The definition of nosocomial infection was based on a definition of Centers for Disease Control and Prevention-Nosocomial Infections Surveillence System (CDC-NNIS), which defined nosocomial infection as the existence of blood or other sterile fluid culture of the body after 72 hours from the admission along with clinical symptoms. According to this definition, clinical symptoms include fever, respiratory distress (that was not present previously), need to increase ventilator support, intolerance of feeding, poor neonatal reflexes, and skin lesions suspicious to pseudomonas, signs of disseminated intravascular coagulation (DIC). Almost all the patient admitted to NICU had respiratory distress or other problems that sepsis work-up should be done for them at the admission time include blood culture. If any symptoms that explained above presented after 72 hours, new cultures were obtained and if the result was positive included nosocomial infection and other data were gathered. The brain heart infusion agar (BHI) was used as environment for blood cultures. It is clear that the first blood culture of these patients (that obtained at admission time) was negative. For differentiating between contamination and true positive cultures of coagulase negative staphyloccus (CONS), two blood culture specimens were obtained from two sites at the same time and if both of them were positive, the result was recorded as true infection. Neonates having transferred to other hospitals sooner than 72 hours were eliminated from the study. SPSS software (windows version 13.0) was used for statistical analysis. Moreover, a t-test was used to compare the variables and chi-square test to determine the correlation between risk factors and nosocomial infection. P values less than 0.05 were considered as statistically significant.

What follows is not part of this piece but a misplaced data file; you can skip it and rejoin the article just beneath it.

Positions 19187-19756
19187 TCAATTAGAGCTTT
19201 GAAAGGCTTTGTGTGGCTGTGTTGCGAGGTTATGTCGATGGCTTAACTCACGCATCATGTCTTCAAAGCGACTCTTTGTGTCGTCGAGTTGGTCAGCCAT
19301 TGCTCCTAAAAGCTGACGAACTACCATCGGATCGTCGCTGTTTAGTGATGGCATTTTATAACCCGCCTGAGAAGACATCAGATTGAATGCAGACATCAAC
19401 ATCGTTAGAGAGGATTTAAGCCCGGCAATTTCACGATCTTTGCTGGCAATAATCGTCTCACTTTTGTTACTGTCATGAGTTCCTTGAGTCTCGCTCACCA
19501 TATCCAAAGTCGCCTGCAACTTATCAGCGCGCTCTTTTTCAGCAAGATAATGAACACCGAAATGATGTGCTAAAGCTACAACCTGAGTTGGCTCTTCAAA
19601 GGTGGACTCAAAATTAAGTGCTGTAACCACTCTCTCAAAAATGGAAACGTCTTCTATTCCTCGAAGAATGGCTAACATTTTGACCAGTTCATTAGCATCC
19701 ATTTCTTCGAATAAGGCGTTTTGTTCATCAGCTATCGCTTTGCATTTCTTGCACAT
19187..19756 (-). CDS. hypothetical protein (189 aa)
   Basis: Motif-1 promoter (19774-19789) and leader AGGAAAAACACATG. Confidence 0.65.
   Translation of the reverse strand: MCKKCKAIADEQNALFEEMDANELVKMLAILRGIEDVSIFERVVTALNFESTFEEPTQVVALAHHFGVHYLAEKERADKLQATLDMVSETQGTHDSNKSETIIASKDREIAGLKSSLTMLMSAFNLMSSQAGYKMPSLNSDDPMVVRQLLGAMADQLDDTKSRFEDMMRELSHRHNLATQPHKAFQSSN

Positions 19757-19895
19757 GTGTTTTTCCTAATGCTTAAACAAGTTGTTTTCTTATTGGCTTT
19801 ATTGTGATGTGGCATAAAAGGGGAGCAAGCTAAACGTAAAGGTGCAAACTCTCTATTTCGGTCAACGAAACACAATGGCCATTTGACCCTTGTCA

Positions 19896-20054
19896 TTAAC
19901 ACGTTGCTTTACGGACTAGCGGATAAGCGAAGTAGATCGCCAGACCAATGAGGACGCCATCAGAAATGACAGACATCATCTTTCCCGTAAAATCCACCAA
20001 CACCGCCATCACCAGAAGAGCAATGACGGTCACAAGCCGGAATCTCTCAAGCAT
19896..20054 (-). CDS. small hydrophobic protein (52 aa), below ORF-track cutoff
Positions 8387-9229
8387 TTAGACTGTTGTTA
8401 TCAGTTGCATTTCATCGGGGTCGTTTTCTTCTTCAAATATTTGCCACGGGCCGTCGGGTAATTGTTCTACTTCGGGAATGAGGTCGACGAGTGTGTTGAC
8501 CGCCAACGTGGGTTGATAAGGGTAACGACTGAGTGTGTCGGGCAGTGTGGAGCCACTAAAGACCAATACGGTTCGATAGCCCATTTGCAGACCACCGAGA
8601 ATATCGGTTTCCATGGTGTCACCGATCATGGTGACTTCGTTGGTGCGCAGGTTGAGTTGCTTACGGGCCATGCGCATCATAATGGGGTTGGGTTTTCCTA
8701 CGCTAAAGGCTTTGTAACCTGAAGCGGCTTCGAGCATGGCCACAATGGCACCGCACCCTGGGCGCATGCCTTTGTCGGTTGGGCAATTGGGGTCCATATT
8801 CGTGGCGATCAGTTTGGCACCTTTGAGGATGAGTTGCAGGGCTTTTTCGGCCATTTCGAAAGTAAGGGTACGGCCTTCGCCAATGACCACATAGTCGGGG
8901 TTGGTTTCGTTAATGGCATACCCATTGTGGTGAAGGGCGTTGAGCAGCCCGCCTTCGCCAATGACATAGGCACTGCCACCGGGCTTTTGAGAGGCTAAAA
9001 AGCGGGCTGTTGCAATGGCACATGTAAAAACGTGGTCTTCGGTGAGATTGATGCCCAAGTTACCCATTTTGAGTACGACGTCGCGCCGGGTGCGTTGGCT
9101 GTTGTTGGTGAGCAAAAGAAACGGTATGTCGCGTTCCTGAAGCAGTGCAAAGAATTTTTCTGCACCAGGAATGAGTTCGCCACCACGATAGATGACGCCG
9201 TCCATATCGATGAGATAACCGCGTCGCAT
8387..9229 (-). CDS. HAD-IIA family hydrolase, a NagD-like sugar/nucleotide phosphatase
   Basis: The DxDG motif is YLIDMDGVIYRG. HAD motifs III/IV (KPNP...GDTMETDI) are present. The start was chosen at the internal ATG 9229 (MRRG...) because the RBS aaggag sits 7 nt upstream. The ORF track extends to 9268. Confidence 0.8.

4. Results